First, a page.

New York is one of the best places to be in. You can also try home exchange which will offer you benefits of affordable and economical holidays.
While you recommended good places to eat, during the holiday visitors should try and avoid eating in midtown and the theatre district because they are extremely crowded and eat in the residntial areas if possible.
"8 Budget Tips for a NYC Holiday Trip" Very nice tips. Thanks you so much.
Take the Air Train/subway in from JFK and back again. Ordinarily, it's very hard to persuade me to take public transit to or from an airport. I like the convenience and, usually, the speediness of a taxi. But when I fly out of or into JFK, I almost always take the Air Train/subway because a) it's easy, reliable and cheap. At JFK, just follow the signs for the Air Train, where you will board a skytrain-type train for a 5-12 minute ride to the subway station. Then it's about a 5 minute walk (and an elevator ride) to the subway platforms and about a 40-50 minute ride into Manhattan (depending on your destination). While taxi rides usually are faster door to door, they can be a LOT slower if traffic is bad - and you you can't beat the price (about $7.50 in total). You can also take the Air Train and then connect to the Long Island Railroad, which will get you to Penn Station in Manhattan in about 35 minutes (for about $15). Late at night when travelling alone, I would probably take the LIRR rather than the subway. Otherwise, I take the subway.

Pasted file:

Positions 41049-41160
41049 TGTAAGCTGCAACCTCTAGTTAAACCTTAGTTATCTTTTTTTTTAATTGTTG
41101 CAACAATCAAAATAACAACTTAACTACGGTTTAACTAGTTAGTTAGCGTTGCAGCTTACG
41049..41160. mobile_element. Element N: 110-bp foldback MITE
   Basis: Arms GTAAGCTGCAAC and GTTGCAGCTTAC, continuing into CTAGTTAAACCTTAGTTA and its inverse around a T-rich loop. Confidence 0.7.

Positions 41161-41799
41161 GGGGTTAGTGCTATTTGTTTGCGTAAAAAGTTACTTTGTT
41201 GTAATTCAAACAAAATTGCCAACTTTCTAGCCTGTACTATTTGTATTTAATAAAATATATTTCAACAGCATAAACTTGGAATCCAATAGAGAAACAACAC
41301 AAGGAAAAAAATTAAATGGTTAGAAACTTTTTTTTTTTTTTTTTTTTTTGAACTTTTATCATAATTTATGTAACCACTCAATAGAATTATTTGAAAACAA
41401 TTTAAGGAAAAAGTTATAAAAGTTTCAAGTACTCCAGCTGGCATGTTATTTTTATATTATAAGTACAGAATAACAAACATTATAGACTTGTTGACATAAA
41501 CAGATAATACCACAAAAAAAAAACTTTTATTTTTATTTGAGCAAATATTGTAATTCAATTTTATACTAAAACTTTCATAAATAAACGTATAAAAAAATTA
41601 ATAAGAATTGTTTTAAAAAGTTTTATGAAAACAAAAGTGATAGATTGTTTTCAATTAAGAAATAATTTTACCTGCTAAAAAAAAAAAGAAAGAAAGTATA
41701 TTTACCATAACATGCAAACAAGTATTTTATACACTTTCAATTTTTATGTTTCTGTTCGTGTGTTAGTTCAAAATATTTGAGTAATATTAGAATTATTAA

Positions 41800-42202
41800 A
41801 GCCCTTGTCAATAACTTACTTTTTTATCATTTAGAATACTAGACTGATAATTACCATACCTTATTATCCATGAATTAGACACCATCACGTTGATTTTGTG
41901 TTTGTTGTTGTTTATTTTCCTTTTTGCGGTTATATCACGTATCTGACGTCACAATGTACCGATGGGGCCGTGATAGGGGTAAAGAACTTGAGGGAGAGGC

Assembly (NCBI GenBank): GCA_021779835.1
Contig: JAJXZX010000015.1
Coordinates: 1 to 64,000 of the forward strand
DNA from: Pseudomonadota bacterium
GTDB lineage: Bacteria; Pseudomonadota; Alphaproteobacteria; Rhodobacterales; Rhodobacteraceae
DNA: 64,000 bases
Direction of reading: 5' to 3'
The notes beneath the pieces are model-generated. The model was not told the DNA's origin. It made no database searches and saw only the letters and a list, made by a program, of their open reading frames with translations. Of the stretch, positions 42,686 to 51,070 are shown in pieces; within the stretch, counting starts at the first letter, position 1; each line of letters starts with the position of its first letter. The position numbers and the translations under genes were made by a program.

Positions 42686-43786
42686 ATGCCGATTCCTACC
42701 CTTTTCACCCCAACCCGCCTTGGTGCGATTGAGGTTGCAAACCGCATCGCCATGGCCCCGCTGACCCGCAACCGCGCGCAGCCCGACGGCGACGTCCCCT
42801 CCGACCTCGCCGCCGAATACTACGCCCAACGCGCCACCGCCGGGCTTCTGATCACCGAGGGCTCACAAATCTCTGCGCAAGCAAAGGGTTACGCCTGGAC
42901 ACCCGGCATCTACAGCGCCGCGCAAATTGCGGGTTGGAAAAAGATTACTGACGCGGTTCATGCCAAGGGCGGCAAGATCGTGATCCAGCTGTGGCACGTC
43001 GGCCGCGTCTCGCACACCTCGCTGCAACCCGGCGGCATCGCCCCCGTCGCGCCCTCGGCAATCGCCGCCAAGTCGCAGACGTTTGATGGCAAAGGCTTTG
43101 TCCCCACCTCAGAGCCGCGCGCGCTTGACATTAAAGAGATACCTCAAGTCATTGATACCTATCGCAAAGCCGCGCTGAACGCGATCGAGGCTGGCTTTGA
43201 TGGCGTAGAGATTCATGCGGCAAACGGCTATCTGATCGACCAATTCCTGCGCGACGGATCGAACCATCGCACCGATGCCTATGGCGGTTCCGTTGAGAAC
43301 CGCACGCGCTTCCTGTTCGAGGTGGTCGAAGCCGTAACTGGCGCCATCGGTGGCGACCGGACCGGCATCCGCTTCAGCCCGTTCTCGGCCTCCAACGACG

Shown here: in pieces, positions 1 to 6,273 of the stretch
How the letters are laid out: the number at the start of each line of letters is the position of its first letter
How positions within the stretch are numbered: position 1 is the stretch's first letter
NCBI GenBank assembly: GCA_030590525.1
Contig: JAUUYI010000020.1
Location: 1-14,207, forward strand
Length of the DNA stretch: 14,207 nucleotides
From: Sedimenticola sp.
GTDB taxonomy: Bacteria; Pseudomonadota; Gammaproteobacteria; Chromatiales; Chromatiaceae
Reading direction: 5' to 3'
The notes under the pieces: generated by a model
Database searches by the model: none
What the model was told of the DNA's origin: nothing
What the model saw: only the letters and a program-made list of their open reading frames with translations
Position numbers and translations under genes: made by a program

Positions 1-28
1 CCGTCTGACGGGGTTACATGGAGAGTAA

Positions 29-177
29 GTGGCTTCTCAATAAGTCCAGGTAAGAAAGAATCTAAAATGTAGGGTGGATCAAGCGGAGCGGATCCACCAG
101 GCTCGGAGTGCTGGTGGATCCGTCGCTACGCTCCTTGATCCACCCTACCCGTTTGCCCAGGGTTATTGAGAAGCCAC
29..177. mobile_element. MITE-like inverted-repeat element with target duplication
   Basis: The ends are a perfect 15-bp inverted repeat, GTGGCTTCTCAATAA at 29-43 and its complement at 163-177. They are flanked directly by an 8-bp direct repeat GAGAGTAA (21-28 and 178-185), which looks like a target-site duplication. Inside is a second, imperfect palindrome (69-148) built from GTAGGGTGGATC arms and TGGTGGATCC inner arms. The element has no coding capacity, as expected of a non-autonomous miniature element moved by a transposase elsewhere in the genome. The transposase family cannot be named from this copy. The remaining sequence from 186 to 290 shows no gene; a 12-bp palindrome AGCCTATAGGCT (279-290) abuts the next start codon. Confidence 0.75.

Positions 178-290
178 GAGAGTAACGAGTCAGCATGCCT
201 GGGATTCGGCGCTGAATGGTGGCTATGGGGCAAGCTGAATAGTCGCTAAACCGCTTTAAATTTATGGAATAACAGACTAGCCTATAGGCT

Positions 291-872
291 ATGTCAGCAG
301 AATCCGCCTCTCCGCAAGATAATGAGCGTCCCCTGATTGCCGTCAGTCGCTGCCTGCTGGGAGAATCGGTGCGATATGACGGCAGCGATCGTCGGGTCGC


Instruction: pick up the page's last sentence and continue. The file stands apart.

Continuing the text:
Museums are great places to go when it's cold and often have reasonable places to eat as well. Don't overlook the International Museum of Photography, the Brooklyn Museum, or the Frick.
eat in Chinatown - or at other ethnic restaurants - cheap eats.
for budget art, there is Target Free Fridays at MOMA, line up at 330, free admission at 430 on Fridays; and next door, the Folk Art museum is also free on fridays; Guggenheim is pay what you want on Sat evenings; Metropolitan is whatever donation you care to give ($1 will do) at the ticket counter-don't be fooled by the $20 suggested admission posted at the ticket counter;Whitney is free on F 6-9;and there are numerous pre-theatre dinner specials at fine restaurants if you want to eat before 7pm.